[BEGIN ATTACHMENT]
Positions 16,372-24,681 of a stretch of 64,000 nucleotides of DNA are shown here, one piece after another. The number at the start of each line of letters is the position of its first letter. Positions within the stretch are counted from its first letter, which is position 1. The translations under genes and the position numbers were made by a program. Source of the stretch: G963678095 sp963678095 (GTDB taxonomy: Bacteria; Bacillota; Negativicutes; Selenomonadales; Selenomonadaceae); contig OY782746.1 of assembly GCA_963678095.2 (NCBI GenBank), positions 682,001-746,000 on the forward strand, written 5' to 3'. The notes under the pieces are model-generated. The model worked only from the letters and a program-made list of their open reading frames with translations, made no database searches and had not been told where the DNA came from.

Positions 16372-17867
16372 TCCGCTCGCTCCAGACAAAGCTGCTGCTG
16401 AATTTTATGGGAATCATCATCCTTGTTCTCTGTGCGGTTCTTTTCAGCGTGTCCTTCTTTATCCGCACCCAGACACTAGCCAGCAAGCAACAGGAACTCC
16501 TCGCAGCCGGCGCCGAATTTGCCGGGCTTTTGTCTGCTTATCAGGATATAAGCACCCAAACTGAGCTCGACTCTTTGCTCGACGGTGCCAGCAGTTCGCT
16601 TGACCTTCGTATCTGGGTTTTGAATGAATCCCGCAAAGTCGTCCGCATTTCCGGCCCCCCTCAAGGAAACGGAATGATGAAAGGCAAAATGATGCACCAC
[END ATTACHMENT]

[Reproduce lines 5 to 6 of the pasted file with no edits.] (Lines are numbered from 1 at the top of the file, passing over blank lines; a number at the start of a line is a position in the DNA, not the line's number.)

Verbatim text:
16501 TCGCAGCCGGCGCCGAATTTGCCGGGCTTTTGTCTGCTTATCAGGATATAAGCACCCAAACTGAGCTCGACTCTTTGCTCGACGGTGCCAGCAGTTCGCT
16601 TGACCTTCGTATCTGGGTTTTGAATGAATCCCGCAAAGTCGTCCGCATTTCCGGCCCCCCTCAAGGAAACGGAATGATGAAAGGCAAAATGATGCACCAC